On a very simple level, lithium-ion batteries work this way: Lithium ions go back and forth in a liquid, and in and out of the positive and negative ends of a battery. Lithium ions going one direction means charging the battery and storing energy; going the other way means discharging the battery and using the energy to power something, such as a car.

But it took a lot of work to get lithium-ion batteries to work in a car, according to Gene Berdichevsky —  who as an undergrad at Stanford worked on a solar car project in the early 2000s. Back then, he said, most people didn’t care about batteries the way they do now.

“They were an afterthought,” he said. “We think about the modern portable electronics industry, and we talk about it as being an industry that was revolutionized by semiconductors …  people sort of miss that the battery played just an equally important role.”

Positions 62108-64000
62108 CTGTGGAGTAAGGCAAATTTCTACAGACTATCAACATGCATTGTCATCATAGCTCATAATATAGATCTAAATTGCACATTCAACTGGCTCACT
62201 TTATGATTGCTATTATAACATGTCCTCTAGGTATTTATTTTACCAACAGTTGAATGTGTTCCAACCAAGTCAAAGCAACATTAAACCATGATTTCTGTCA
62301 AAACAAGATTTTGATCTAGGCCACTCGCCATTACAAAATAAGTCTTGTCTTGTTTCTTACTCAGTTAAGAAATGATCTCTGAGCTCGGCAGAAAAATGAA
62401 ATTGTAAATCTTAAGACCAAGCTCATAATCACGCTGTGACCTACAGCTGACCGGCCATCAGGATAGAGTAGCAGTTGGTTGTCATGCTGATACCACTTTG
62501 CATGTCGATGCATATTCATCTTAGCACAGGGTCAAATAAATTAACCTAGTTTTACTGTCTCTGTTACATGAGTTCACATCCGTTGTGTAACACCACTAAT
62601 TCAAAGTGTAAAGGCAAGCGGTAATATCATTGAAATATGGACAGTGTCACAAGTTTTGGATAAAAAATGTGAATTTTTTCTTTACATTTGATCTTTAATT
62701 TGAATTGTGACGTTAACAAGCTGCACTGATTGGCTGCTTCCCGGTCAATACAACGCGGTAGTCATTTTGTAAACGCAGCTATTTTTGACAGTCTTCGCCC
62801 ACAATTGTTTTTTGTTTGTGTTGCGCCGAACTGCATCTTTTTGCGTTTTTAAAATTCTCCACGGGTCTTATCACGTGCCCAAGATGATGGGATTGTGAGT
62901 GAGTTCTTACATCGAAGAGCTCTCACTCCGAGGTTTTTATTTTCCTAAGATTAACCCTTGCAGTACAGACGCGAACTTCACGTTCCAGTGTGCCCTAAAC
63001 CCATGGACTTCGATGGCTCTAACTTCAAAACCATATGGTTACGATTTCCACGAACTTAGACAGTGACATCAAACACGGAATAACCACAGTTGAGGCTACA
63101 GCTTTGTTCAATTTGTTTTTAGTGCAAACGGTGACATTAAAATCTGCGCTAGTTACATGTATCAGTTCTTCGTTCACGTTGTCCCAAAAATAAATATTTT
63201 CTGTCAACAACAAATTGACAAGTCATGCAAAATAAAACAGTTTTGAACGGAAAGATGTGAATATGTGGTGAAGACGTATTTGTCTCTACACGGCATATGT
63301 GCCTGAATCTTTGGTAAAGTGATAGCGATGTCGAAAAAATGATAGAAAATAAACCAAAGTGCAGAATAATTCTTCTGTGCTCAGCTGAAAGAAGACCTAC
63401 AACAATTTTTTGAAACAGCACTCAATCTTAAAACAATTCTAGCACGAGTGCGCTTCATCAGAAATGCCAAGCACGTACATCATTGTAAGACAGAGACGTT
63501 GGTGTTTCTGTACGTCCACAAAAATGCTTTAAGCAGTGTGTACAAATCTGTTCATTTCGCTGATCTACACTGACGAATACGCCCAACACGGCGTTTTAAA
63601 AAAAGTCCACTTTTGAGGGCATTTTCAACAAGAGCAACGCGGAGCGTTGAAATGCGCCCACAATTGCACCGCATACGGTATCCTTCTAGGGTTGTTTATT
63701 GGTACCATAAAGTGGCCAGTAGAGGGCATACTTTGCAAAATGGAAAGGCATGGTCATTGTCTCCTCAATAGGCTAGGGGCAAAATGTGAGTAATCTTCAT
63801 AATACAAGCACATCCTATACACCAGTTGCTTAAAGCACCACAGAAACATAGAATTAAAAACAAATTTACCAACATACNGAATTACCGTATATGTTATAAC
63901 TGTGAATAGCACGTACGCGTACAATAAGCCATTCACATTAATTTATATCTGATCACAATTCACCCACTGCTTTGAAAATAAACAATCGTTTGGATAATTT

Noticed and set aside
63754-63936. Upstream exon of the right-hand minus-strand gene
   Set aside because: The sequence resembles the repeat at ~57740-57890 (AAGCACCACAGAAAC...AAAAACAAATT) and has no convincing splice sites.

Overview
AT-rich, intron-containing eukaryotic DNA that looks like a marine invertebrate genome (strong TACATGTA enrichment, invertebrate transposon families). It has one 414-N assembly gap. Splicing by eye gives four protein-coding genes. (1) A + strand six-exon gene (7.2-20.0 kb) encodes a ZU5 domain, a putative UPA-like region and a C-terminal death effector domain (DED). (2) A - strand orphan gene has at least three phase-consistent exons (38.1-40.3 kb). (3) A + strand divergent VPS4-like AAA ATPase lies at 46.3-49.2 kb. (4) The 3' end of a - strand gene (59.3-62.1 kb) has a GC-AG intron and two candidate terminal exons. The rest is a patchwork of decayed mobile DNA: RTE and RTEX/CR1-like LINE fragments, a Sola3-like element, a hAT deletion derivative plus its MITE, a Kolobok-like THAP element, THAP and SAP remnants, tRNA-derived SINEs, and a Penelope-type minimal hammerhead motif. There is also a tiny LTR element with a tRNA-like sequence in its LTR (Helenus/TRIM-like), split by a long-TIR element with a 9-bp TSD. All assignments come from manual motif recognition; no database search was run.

The quest for power

Berdichevsky’s work on the solar car, along with another class project, led him to realize that lithium-ion batteries were getting cheaper — so cheap, in fact, that you could feasibly buy enough of them to power a car for long distances, and actually make money selling it. Electric cars have been around for more than a century, but by the early 20th century, gas powered cars, and gas, were just cheaper.

He joined a startup that was doing just that — Tesla — and went to work figuring out how to make a battery-powered car. At first, the team at Tesla took the lithium-ion batteries out of laptops, super-glued them together, and tried putting that in a car.